Behind the Barrels with Megan Lyerly: Raising and Starting Foals

For most people, there is nothing sweeter than a new born baby. The baby can be a human, chick, puppy, bunny or horse, and it will be considered the sweetest, most perfect being ever. No mistakes have been made yet, its skin, hair and eyes haven’t been damaged, scarred or bruised. The baby is simply perfect.

With foaling season upon us, barns and stables will be welcoming newborn foals. These sweet, beautiful animals no doubt will steal the hearts of their breeders and owners. However, getting them here is somewhat labor-intensive, costly and time-consuming. No matter what resources are involved, there is nothing quite as rewarding as breeding and raising your own horse.

Barrel racer and trainer Megan Lyerly, Stony Point, N.C., has ridden, trained and competed on hundreds of horses over her career. However, she decided several years ago, that she wanted to breed one of her favorite mares. She chose artificial insemination to breed the mare, and the result was a beautiful filly she named Lovet, that in 2018 won the SEBRA circuit, as a 6-year-old mare for its new owner in Maryland. Lyerly had so much fun training that foal from birth, that she opted to have another favorite mare, Shady, bred.

“It’s actually easier to buy one, but not as rewarding. Breeding and raising a horse is so much more personal. I was there for her first breath, quite literally, to breaking her, halter breaking her, every stage of her life was me. Making her competitive and finding someone to ride her and win a rodeo series with her is like – WOW – that is the most rewarding thing to me because I created this horse, and it means so much more to me than riding somebody else’s made-horse,” Lyerly said.

Lyerly said although the process was tedious and costly, she would like to breed Shady one more time to get another beautiful baby from her. She learned a lot from each process, and the rewards definitely outweigh the costs.

Sire Selection

Lyerly spent time doing her research when it came to select the studhorses she would use with each mare. Finding a high-performing barrel horse with good bloodlines, a winning record and attitude were some of the criteria she used when picking a stud for each of her mares.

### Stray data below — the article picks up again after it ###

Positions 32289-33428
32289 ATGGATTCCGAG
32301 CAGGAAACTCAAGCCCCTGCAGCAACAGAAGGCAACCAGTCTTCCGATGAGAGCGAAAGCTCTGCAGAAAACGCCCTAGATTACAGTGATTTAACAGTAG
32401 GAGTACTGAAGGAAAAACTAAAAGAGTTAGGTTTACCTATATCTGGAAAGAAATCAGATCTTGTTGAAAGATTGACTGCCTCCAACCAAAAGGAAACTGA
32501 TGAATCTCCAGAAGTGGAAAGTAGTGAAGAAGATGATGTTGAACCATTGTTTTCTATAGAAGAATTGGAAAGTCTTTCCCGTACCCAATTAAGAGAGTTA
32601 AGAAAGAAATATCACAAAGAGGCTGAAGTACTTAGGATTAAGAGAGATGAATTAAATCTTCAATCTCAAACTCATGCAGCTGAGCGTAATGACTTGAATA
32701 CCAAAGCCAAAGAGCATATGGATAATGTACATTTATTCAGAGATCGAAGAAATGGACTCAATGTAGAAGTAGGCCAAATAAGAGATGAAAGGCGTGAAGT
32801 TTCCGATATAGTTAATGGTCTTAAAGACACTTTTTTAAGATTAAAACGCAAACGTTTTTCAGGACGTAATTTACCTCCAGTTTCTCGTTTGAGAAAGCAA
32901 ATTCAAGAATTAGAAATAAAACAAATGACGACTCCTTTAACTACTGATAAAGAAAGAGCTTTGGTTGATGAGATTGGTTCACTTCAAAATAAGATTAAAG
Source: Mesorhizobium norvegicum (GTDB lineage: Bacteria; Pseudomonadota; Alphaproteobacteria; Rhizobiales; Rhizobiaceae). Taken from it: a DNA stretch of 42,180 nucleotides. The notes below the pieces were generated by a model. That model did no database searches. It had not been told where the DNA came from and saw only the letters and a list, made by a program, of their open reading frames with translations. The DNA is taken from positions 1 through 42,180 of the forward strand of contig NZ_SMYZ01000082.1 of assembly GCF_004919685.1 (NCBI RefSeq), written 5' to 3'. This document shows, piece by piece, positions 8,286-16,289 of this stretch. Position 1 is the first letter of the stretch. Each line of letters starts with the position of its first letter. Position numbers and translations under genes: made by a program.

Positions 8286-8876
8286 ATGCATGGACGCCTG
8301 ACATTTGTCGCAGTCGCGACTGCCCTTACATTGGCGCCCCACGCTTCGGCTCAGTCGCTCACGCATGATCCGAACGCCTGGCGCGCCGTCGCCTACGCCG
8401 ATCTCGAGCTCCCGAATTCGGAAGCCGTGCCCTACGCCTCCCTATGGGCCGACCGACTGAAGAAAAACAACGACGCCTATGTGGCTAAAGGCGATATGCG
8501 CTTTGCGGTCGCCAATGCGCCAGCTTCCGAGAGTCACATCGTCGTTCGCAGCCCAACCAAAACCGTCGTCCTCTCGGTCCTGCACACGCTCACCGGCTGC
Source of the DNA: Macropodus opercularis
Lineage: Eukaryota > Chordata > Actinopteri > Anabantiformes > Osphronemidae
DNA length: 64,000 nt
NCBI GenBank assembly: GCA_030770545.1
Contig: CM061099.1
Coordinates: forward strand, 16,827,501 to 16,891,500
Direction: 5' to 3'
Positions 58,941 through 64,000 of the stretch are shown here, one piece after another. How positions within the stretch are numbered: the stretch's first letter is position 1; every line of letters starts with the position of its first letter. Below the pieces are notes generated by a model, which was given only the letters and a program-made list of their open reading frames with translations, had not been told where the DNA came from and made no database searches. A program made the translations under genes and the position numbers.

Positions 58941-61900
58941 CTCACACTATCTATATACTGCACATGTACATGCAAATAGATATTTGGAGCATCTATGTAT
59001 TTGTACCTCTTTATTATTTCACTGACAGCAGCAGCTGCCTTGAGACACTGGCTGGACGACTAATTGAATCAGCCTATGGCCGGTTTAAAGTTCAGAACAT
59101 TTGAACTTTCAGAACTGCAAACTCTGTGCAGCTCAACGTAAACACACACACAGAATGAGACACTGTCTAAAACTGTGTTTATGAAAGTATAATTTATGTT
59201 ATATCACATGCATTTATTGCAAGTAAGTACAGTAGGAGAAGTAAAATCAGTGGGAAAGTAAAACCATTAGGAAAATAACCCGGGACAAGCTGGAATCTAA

“I wanted a winning stud horse, with outstanding structure, that was good on paper and one that would complement my mares,” Lyerly said.

Equally important to the sires’ performance and bloodlines is his fertility and ability to produce high-quality semen that will ship, and a breeder who was willing to work with Lyerly. She said that the semen is expensive, and with the short window when the mares come into heat, it is imperative to have a stallion that produces highly viable and volatile semen that will last the overnight shipping process, as most semen isn’t readily available just down the road, depending on your location.

She suggests asking the stallion’s owner about sperm count, viability, history of first catches versus rebreeds and their ability and willingness to overnight ship the semen to your destination.

“I chose the same breeder twice, Joleen Hales of Texoma Quarter Horses, because of her history. She has a reputation for being reliable. When you’re the one paying for the semen, shipping and collection fees, the investment gets expensive. This is a huge industry, especially the barrel horse industry, with lots of choices. Take your time and do your research,” she said.

Mare Preparation

Lyerly said that perhaps the most challenging part of breeding and raising her own foals was the timing of getting them bred once they came into heat and working with the vet to make sure they would catch. Timing is everything when breeding, especially when depending on the stallion owner to have the semen to your destination on time.

“It was a rush. Even though it was stressful and complicated to make sure I had all the timing right to make sure I was getting the mare to the vet on time, knowing when to order the semen when we A.I.-ed that first mare, it was still a very exciting process,” she said.